But as I said, I think they made the correct visual choices for "There Will Be Blood". Obviously many other people agree -- it's already won Best Cinematography awards from the ASC, the National Society of Film Critics, the New York Society of Film Critics, and the Las Vegas Society of Film Critics. And the cinematography has been nominated in a slew of other awards, including the Oscars and the BAFTA's.

 

And the truth is that many of these oil rigs went up in rather scrubby, unspectacular landscapes across the southwest and west (like Culver City... or around Dallas and Houston.) It would have been too arty to stage the movie in some striking landscape, too symbolic.

 

Also, if you read the articles on "The New World", Malick shot the movie in all kinds of light, at all times of day, shooting mountains of footage. In fact, Lubezky and Malick were sort of determined to not turn it into to a postcardy sunset-heavy movie. It's just that toppy hard sunlight isn't as flat or desolate-looking in a wooded landscape compared to the desert.

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Well, hopefully the director and I are in sync because we agreed to the ground rules from the beginning, during prep.

 

Though I've been defending "There Will Be Blood" (as if it needed my defense) for being deliberately harsh and brutal visually as a reflection of the characters and what they are doing... a director could also come to me and say "I want to play against expectations" (which can be dangerous) and decide to make something ugly look beautiful as a visual counterpoint. Now in the case of "There Will Be Blood" I don't think that would have worked as well because it's the oppressiveness and sense of dread that makes the movie dramatically gripping, so counterpointing it visually with a lush romantic landscape could have deflated that tension. But I could see a director making the case that this was a tale of the deflowering or destruction of the Garden of Eden by mankind (a common Malick theme.)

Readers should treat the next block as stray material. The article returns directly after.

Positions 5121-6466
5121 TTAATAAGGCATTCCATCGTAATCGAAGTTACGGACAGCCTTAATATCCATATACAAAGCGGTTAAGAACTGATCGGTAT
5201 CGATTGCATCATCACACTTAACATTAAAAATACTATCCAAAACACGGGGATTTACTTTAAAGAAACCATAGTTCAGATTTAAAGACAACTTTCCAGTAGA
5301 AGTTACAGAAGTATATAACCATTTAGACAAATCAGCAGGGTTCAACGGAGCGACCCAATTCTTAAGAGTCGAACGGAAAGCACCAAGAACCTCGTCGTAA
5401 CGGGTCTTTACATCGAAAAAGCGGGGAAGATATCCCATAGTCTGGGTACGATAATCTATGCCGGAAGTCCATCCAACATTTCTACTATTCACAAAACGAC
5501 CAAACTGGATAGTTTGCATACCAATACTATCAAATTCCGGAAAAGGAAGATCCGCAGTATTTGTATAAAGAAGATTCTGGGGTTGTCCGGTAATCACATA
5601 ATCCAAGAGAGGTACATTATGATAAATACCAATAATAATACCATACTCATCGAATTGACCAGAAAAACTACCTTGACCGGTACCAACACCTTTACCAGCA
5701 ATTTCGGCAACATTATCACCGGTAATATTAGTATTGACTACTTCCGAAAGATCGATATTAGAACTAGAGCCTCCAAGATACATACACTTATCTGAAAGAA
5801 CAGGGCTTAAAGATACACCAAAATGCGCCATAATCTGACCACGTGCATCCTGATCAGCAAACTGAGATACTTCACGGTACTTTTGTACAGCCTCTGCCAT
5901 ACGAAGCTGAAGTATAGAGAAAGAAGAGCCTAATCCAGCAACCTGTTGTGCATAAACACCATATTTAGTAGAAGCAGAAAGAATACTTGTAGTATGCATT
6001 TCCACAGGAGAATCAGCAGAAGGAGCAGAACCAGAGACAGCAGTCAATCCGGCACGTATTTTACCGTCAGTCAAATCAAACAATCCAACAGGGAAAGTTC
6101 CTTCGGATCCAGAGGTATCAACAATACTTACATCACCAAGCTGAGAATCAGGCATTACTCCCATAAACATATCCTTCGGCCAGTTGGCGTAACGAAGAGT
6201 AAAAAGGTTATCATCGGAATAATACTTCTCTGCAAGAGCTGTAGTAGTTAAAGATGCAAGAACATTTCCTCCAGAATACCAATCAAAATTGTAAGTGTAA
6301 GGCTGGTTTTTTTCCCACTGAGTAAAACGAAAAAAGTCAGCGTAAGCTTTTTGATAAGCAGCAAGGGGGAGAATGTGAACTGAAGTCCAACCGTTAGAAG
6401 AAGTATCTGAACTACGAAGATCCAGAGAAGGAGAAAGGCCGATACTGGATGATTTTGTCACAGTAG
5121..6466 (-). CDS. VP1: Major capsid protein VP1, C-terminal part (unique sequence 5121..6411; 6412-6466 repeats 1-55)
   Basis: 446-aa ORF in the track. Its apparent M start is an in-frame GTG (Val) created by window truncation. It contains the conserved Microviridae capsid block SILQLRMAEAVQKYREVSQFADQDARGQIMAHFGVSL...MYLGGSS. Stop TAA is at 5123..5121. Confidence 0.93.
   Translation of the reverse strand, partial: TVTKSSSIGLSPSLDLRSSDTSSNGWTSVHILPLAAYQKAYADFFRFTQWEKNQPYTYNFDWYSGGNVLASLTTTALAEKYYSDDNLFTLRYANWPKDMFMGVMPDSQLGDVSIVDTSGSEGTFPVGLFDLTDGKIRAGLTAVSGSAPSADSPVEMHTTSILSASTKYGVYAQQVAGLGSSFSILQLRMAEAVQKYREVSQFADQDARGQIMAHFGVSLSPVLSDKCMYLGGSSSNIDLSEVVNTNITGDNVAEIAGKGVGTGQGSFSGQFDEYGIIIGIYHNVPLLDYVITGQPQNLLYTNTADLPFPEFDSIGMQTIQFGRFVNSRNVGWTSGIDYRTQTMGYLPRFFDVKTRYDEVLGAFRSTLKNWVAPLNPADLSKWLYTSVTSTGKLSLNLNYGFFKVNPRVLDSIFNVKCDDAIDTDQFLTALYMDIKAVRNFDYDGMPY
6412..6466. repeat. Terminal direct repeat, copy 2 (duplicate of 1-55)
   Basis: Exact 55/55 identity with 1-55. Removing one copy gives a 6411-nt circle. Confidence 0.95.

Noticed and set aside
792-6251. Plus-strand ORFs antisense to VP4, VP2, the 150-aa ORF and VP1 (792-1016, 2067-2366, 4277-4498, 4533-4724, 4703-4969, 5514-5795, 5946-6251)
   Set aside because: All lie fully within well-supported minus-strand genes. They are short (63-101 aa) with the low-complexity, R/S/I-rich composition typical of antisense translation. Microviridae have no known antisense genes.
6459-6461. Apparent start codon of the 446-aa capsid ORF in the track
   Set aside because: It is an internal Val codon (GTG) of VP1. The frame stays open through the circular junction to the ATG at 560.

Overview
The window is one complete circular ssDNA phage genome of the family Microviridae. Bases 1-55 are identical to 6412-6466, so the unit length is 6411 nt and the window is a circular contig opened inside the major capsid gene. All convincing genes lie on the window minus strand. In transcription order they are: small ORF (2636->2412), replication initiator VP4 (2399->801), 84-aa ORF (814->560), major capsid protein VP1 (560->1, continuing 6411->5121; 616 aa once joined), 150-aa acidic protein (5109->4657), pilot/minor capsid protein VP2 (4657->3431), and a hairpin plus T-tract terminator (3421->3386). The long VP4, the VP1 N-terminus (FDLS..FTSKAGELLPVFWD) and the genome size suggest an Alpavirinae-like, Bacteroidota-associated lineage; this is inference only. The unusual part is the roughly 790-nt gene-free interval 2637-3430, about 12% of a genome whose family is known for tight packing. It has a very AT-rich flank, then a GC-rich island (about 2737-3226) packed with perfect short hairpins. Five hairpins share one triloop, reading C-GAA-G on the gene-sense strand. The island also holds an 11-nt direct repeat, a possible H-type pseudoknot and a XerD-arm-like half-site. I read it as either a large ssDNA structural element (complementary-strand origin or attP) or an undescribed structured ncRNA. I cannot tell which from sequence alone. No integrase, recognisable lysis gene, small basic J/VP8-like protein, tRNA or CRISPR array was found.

Look at "A Bridge Too Far", though this also applies to "The Thin Red Line" -- when someone questioned Geoffrey Unsworth on capturing the Dutch landscape in all its beauty for a war movie, he said "well, isn't that the tragedy of war? That these horrible things happen in such beautiful places?" (I'm paraphrasing). It's the opposite approach to something like "Saving Private Ryan" or many WW1 movies where the European landscape has been reduced to a hellish no man's land of mud and blood (an approach that worked well in "A Very Long Engagement" because you had the great moment where they revisit the WW1 battlefield site a few years later and it's disappeared under a sea of flowers.)

 

But as I said, I think they made the correct visual choices for "There Will Be Blood". Obviously many other people agree -- it's already won Best Cinematography awards from the ASC, the National Society of Film Critics, the New York Society of Film Critics, and the Las Vegas Society of Film Critics. And the cinematography has been nominated in a slew of other awards, including the Oscars and the BAFTA's.

 

And the truth is that many of these oil rigs went up in rather scrubby, unspectacular landscapes across the southwest and west (like Culver City... or around Dallas and Houston.) It would have been too arty to stage the movie in some striking landscape, too symbolic.

 

Also, if you read the articles on "The New World", Malick shot the movie in all kinds of light, at all times of day, shooting mountains of footage. In fact, Lubezky and Malick were sort of determined to not turn it into to a postcardy sunset-heavy movie. It's just that toppy hard sunlight isn't as flat or desolate-looking in a wooded landscape compared to the desert.

 

You'll notice in The New World that much of the broad daylight shooting is done under the tree canopy, which I think is smart.